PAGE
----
To me, the debate has been rather disappointing inasmuch as many of the people who have contributed to it did not closely study the terms of the Bill. There were a few notable exceptions to that to whom I need not refer. A good deal of the discussion that we have had so far might have been avoided if the terms of the Bill had been more closely studied by the people who contributed to the debate. Deputy Dockrell, speaking last night, said that most of the brigades would have a very wide area to cover under the new conditions, as he saw them, when the Bill would become operative. I think that the very reverse should hold under the operation of this Bill. Under Section 2 of the Bill, the sanitary authority will be under a statutory obligation to make "reasonable provision" for the prompt and efficient extinguishing of fires. That applies to every sanitary authority in the country. If the section becomes operative, it must mean that the towns in the provinces and more remote parts of the country will have their own fire-fighting appliances or will have entered into agreement with neighbouring sanitary authorities and that the long-distance travelling on the part of fire brigades which at present prevails will be largely eliminated.
Deputy Dockrell complained that in the Bill the Minister does not take power to "vet" the equipment that will be provided. That is so. The Minister does not take any direct power to "vet" the equipment, but the equipment will be purchased out of loan and, when an application comes before the Ministry for a loan for the purposes of the Bill, the Minister will have an opportunity of satisfying himself on the question of standardisation and in respect of the specification of the equipment it is proposed to purchase. In that way, while the Minister will not have the direct power Deputy Dockrell would like him to have, he will have in that indirect way effective control in respect of standardisation and specification. We should be able, by that means, to secure a considerable degree of uniformity.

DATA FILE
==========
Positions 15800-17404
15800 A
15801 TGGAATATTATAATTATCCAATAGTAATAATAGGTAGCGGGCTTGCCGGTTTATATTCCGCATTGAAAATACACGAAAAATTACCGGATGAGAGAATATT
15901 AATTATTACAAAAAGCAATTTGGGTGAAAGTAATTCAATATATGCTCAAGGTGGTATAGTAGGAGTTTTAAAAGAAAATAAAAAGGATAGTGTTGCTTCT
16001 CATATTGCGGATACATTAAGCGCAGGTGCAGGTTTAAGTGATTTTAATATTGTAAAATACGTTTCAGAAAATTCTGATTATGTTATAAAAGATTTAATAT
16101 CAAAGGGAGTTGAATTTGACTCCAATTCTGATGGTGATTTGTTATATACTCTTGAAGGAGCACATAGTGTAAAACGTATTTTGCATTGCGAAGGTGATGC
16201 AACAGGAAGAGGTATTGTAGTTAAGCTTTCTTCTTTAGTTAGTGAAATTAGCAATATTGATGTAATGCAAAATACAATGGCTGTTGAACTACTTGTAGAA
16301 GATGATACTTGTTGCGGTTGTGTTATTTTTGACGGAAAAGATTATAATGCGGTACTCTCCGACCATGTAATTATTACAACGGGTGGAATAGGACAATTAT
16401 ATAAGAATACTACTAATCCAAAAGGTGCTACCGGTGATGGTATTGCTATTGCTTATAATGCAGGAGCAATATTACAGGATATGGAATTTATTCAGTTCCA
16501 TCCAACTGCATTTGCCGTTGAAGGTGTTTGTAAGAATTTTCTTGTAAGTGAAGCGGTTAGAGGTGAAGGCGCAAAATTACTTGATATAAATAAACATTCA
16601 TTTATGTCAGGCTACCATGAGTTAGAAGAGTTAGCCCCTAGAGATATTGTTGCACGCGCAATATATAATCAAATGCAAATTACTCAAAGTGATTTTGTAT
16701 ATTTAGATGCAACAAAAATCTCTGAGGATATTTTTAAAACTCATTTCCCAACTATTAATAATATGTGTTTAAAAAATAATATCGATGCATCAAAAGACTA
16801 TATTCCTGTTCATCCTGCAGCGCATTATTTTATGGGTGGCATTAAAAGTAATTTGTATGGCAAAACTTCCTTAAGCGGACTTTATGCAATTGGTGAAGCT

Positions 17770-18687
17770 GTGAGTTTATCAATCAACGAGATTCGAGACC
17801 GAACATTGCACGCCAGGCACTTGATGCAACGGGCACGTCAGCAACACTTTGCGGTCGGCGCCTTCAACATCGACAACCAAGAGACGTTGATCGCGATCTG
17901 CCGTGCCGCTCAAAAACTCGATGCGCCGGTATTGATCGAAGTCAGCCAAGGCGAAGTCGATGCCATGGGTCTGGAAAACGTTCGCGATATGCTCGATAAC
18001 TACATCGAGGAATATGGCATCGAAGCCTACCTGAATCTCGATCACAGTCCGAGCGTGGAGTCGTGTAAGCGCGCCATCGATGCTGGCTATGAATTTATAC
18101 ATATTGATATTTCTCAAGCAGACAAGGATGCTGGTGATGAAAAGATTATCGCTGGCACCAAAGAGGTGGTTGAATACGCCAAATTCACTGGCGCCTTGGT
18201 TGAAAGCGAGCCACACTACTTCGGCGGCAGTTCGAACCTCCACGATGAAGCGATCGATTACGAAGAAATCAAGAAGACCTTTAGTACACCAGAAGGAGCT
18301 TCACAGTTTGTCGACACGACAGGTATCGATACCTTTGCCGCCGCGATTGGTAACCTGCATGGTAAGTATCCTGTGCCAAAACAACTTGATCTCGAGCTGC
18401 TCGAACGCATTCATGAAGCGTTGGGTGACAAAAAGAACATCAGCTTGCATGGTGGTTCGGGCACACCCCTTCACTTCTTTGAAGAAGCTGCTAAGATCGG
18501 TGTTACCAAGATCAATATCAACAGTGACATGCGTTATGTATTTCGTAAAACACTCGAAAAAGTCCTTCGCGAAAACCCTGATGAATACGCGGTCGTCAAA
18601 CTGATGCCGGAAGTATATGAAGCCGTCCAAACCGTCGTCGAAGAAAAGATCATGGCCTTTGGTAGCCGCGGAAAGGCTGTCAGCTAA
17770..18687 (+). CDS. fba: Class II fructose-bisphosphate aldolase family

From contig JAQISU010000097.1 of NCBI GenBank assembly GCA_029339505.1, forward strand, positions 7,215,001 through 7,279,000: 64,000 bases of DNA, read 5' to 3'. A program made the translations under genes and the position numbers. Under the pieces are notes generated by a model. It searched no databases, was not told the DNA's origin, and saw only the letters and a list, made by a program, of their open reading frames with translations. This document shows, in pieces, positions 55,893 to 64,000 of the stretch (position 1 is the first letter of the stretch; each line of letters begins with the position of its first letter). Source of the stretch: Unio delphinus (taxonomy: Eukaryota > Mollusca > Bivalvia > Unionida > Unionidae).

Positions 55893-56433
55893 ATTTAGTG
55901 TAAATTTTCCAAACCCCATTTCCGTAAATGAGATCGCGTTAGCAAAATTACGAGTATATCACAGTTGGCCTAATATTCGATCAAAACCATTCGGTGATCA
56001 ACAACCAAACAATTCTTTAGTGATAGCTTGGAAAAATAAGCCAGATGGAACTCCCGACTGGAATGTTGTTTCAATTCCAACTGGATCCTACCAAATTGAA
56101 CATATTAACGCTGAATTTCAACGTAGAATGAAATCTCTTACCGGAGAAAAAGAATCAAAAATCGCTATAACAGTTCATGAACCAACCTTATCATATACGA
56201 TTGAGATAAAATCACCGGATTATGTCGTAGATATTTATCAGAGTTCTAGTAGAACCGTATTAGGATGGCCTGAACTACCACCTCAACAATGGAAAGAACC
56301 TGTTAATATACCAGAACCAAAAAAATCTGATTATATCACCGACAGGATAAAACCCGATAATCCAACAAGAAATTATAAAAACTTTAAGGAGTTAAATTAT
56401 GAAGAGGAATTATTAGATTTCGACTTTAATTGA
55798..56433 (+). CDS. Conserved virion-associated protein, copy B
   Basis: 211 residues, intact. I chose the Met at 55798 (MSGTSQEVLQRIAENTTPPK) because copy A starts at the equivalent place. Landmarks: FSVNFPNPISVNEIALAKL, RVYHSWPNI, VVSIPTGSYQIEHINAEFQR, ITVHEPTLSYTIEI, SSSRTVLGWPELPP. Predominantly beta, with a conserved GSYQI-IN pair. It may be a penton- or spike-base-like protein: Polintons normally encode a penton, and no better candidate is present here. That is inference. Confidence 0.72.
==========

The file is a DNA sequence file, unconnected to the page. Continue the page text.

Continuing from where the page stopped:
A question has been raised by many Deputies as to what use the Bill will be in areas where there is not an adequate water supply. Under the Bill, the sanitary authority will have to make "reasonable provision" having regard to all the circumstances. In remote areas, the sanitary authority could not provide an adequate water supply, but the position of an adequate water supply in a remote rural district would not be considered to be "reasonable." Consequently, the sanitary authority would not be obliged to provide a water supply in such an area.
I might suggest to the House that fire-fighting services are not confined to turning on the hose and that a trained and equipped fire-fighting unit could do a tremendous lot of good in rural areas and could give very effective services in the matter, firstly, of controlling an outbreak and, secondly, in the more important matter of rescue work where human life might be in danger and where the special equipment, special training, special skill and perhaps special courage of the men who are trained in fire fighting might be of very considerable service in such circumstances.